Loan Originator Perspectives
"It was Christmas in September today as the Fed surprised markets and pleased loan officers by not tapering. MBS, treasury, and stock markets all rallied broadly as the prospect of QE Infinity. While it will take severe economic malaise or international drama to rally us back to last spring's levels, it's safe to say we'll be enjoying lower rates for some months. Lock desks no doubt less than thrilled with the prospects of renegotiating existing rate locks, most lenders have at least some recourse for improving pricing on locked loans, given sufficient market improvement." -Ted Rood, Senior Originator, Wintrust Mortgage
"I don't think there was much more we could have asked for from the Fed today. The vast majority of economists and experts expected the Fed to taper purchases of treasuries and MBS, but that didn't happen. The economic conditions didn't further improve to warrant this action, so rates rallied. If you were brave enough to float overnight, you were greatly rewarded today with the biggest rally in quite some time. I favor floating all loans overnight. As always with rallies, lenders are very slow to pass along the gains so even if your lender repriced better there is still plenty of price improvement to be passed along. Thank you Ben and Federal Reserve Open Market Committee. " -Victor Burek, Open Mortgage
"Taper off/ rally on! Hopefully you fell off the fence! If not, be prepared to do so before year end." -Bob Van Gilder, Finance One Mortgage
"Couldn't ask for anything more. Although we have to consider that eventually the taper will occur and borrowing costs will go higher, we live to see historic lows for a while longer. This is an excellent opportunity to lock in, and for fence sitters to get back in the game. Remember, here today gone tomorrow, that's how rates work, don't take today's movement for granted." -Constantine Floropoulos, Quontic Bank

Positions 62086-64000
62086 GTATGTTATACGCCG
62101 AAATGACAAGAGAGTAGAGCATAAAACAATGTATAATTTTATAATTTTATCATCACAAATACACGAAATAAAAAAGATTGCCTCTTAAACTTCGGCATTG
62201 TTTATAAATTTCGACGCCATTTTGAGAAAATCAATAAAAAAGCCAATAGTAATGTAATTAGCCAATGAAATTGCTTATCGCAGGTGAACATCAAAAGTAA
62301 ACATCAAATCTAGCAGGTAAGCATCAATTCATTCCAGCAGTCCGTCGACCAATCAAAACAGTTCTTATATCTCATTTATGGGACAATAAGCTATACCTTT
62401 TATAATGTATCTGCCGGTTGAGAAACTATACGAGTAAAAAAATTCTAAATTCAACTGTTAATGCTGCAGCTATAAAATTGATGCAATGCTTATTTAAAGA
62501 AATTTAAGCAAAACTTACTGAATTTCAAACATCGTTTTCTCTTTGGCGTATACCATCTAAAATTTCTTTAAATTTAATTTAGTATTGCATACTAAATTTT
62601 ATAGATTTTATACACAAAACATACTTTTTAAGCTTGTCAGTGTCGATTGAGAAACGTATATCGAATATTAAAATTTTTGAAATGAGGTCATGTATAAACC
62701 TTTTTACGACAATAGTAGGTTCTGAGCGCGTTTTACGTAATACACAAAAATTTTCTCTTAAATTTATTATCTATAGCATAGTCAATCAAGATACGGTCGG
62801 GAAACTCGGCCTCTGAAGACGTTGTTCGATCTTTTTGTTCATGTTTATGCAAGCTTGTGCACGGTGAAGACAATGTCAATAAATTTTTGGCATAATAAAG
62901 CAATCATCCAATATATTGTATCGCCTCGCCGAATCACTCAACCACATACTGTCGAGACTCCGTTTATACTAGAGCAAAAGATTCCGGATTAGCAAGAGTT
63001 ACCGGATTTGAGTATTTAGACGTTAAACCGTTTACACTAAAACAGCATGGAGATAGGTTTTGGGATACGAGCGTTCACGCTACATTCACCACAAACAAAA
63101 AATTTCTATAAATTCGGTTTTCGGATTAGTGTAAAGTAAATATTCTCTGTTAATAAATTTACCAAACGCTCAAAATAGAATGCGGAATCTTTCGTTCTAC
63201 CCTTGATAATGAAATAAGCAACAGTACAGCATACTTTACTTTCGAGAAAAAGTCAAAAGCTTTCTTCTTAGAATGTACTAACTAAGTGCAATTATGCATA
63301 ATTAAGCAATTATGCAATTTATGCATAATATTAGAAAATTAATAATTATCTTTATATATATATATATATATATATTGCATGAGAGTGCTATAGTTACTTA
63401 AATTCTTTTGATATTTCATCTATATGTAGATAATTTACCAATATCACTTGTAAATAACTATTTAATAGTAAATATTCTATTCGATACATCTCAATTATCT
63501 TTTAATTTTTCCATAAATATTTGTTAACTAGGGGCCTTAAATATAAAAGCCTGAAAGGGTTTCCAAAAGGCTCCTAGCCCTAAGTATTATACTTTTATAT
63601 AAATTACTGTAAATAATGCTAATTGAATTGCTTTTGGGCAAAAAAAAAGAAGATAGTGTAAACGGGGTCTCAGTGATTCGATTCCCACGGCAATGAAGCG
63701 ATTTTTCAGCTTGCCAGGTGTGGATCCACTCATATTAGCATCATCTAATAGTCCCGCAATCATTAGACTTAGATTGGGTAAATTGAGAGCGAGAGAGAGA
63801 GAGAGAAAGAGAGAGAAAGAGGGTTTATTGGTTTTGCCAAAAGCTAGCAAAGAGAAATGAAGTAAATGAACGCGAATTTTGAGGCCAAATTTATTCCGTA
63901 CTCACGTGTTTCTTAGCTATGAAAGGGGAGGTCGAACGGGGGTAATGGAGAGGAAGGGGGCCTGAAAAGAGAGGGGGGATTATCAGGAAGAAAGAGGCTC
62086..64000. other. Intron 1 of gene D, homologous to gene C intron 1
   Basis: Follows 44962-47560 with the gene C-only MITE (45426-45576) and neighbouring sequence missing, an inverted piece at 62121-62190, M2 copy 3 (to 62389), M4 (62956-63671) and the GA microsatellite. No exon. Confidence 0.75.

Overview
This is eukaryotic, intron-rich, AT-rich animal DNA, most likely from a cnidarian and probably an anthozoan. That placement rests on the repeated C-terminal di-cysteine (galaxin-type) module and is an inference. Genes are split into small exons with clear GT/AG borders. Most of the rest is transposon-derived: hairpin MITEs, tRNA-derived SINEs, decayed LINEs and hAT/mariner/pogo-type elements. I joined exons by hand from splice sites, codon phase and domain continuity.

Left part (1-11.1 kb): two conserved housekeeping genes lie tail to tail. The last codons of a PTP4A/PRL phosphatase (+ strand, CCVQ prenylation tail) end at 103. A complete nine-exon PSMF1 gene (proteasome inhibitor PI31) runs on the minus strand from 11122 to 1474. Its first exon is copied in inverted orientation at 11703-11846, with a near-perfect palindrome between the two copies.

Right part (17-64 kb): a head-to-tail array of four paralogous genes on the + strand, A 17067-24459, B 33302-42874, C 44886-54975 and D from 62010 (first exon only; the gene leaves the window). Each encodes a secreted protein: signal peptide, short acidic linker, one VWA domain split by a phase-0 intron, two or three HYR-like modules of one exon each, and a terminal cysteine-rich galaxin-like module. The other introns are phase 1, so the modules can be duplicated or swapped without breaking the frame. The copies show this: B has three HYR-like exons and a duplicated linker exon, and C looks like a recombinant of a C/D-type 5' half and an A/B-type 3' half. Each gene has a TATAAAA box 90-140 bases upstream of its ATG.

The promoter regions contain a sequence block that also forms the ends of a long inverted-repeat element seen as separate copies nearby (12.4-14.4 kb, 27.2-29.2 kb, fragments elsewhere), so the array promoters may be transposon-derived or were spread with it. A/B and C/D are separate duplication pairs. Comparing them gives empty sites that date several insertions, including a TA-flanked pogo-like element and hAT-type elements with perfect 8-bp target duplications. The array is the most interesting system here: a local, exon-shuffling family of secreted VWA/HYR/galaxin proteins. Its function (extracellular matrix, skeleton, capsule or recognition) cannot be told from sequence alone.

Today's Best-Execution Rates
- 30YR FIXED - 4.5%
- FHA/VA - 4.25
- 15 YEAR FIXED - 3.625%
- 5 YEAR ARMS - 3.0-3.50% depending on the lender
Ongoing Lock/Float Considerations
- Uncertainty over the Fed's bond-buying plans is causing immense volatility in rates markets and generally leading rates quickly higher
- Expectations for "tapering" (a reduction in "QE3" asset purchases) mounted over the summer and September 18th was seen as the most likely day for a potential tapering announcement
- But the Fed decided to keep a change in QE amounts on hold until the economy could more convincingly show that rising rates (which had been rising because markets expected the Fed to taper!) wouldn't be too big an impediment to further improvement.
- That brings us to a more uncertain situation than we've been in recently. It's too soon to declare the "rising rate environment" defeated, but September 18th marks our best recent opportunity for an extended hiatus.
- The extent to which that remains true relies on incoming economic data. Strong data will increase the speculation that the next Fed meeting will contain a reduction in purchases
- (As always, please keep in mind that our Best-Execution rate always pertains to a completely ideal scenario. There are many reasons a quoted rate may differ from our average rates, and in those cases, assuming you're following along on a day to day basis, simply use the Best-Ex levels we quote as a baseline to track potential movement in your quoted rate).